But I also think there’s a larger cultural force at work, as I’ve mentioned before. You don’t see many drunk flying accidents for the same reason you don’t see as many drunk driving accidents. It has simply become societally less acceptable to drive while baked, not to mention the cops run drunk dragnets now, a good thing. Also, the pilot population has aged and we can longer hack the hangovers.
I also wonder if the age of the serious, hardcore scofflaw has all but passed. If you’ve been in aviation for a long time, you’ve probably encountered the guy who thinks VFR minimums are for others, if he even knows what they are. Or who skips the medical and thus insurance. Who flies with broken instruments, fuel and oil leaks or dry-rotted tires. Or who doesn’t bother with fuel calculations. This remains a persistent problem, because the accident record reveals 30 to 50 fuel exhaustion events each year. It used to be a lot higher.
The scofflaw and duct-tape types will always be with us to some degree, but I think the club is a lot smaller than it used to be. Or a lot luckier. They just turn up less frequently on the NTSB hit parade. The last one I knew personally was a pilot warned not to take off on a single-engine in a Cessna 337 because one engine wouldn’t start. He’s no longer with us. That was 20 years ago.
When the working press gets hold of these stories, it inevitably reflects poorly on the industry because non-pilot reporters won’t grasp the nuance of historical perspective. They don’t get that we’re way better than we used to be. And the pilots who get into accidents as a result of careless disregard for basic airmanship aren’t thinking of that, either, if they’re thinking at all. Again, I’m not angling for a direct connection with the Yorba Linda crash, just offering the observation.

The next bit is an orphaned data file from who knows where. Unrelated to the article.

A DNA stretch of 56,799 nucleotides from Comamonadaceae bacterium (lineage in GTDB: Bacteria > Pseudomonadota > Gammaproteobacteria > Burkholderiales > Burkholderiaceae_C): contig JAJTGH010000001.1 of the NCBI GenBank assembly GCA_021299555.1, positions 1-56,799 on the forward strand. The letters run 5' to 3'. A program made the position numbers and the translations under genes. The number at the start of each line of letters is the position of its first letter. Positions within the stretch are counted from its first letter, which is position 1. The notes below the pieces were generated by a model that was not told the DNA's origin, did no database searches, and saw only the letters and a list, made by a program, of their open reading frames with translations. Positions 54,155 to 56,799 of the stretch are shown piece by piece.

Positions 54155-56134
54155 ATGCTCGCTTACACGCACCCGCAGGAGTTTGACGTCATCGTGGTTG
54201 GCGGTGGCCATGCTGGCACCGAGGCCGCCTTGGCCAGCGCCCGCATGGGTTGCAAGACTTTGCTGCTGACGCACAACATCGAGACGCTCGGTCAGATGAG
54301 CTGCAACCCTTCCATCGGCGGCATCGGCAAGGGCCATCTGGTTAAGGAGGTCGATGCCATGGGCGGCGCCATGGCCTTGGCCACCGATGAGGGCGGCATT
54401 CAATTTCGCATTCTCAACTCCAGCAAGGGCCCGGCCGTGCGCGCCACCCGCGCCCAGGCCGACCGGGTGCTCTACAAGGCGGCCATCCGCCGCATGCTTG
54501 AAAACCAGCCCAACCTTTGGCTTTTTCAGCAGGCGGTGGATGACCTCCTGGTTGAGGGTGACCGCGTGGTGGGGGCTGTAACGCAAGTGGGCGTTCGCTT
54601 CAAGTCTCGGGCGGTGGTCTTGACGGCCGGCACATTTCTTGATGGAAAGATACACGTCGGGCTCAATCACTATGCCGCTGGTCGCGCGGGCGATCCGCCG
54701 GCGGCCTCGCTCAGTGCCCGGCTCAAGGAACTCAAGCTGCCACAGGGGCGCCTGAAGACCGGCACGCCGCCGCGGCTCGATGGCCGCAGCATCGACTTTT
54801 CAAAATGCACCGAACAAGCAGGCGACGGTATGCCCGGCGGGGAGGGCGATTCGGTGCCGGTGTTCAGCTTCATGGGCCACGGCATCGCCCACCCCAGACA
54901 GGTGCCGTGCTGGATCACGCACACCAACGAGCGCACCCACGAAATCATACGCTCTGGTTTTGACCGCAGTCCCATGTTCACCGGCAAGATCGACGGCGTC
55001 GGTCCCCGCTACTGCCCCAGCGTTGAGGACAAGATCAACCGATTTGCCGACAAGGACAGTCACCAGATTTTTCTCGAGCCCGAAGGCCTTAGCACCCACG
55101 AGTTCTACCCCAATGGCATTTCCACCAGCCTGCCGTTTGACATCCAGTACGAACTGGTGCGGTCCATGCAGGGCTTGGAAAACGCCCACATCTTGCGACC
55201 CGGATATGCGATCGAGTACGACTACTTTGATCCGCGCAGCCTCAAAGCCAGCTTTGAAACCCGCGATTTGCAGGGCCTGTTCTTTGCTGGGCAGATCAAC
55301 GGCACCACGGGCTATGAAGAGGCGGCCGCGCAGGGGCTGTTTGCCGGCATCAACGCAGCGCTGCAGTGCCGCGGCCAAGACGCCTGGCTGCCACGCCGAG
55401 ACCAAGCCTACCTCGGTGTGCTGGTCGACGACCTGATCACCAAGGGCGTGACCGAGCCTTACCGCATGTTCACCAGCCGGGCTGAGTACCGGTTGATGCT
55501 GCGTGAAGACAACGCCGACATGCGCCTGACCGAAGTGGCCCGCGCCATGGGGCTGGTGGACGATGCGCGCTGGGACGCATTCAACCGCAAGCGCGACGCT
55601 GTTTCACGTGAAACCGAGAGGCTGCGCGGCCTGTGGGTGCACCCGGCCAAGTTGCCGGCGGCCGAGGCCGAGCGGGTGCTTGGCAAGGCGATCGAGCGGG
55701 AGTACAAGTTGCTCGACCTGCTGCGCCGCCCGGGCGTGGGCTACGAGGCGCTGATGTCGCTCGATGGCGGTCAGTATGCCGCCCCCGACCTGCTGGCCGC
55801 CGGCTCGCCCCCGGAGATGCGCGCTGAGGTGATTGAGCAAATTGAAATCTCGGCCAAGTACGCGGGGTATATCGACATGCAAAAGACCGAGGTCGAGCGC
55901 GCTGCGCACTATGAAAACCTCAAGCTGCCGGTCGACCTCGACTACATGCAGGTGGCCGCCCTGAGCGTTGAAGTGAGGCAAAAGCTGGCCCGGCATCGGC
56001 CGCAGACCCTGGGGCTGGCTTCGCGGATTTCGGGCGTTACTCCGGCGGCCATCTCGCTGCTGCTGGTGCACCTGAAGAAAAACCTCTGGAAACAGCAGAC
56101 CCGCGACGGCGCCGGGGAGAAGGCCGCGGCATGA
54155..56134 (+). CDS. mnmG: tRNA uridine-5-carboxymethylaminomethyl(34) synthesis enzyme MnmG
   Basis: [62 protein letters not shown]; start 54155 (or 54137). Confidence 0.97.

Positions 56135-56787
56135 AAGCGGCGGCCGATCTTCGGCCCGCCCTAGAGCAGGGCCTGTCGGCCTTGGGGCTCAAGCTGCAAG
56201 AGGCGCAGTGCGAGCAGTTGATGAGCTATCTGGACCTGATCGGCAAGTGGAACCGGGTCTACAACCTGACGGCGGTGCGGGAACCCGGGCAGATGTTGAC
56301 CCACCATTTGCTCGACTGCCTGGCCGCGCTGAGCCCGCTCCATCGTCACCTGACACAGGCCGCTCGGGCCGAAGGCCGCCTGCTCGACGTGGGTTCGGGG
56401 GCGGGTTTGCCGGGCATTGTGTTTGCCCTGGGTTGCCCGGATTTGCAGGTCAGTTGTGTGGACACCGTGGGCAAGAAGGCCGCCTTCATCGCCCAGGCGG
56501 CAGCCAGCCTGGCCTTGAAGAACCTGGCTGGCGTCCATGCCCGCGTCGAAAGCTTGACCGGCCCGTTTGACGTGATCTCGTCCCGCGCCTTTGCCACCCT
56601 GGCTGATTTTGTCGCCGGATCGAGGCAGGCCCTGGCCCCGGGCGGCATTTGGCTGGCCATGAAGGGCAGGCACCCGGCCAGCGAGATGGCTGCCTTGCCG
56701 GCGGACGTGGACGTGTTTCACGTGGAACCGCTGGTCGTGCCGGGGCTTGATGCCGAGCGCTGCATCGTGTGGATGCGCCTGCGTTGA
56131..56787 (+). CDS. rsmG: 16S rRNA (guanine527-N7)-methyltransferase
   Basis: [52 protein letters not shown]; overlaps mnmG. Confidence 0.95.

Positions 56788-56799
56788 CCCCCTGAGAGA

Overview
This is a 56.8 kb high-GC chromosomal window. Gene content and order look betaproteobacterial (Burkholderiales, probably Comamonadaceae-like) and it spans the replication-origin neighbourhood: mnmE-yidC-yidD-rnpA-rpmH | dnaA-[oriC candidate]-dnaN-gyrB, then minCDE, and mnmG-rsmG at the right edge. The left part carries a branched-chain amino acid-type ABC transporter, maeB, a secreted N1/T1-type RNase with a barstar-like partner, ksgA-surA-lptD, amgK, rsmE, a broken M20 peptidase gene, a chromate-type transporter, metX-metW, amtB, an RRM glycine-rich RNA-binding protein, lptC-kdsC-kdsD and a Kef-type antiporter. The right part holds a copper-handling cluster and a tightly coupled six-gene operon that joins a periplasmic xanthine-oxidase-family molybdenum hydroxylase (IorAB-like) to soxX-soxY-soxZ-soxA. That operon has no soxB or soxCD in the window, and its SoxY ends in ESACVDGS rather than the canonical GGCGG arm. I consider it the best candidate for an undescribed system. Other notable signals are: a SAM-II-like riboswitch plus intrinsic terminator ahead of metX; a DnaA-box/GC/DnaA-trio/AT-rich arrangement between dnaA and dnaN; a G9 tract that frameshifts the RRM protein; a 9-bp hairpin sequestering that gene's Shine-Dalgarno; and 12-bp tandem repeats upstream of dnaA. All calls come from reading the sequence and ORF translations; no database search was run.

And one other observation from the fun with numbers file. In 1938, the year my Cub emerged from Lock Haven and the first year for which I have accident stats, the accident rate was a galactic 126/100,000 hours—25 times higher than it is now. You could hardly open the door of your LaSalle without falling into a crater. If that were still true today, that would translate to about 30,000 wrecks a year or about 80 a day. The factories could never keep up. Fortunately, they don’t have to.
So Long Opportunity
After months of trying to revive it, NASA officially said goodbye to the plucky Mars rover, Opportunity, on Wednesday. Before a dust storm evidently smothered its solar panels, Opportunity roved an astounding 45.15 km across the Martian surface in 5352 sols. (5498 Earth days.) It was supposed to have a mission life of only 90 days. It exceeded that 60 fold.
Throughout an inarguably glorious history, NASA has had its good missions and not so good ones. But none have been more impressive than the technically difficult job of sending probes into deep space and operating them remotely far beyond their promised lifespans. (A tip of the headset here to Voyager 2, which passed into interstellar space late last year on its 42-year—and still counting—mission.)
Achieving perfection in any complex machine is a challenge, but doing it in one that’s 135 million miles away and that you can’t physically repair shows what a clever piece of work man is indeed. NASA’s last data uplink to Opportunity was a Billy Holliday song, showing that even engineers can be sentimental.
I’ll find you in the morning sun
And when the night is new
I’ll be looking at the moon
But I’ll be seeing you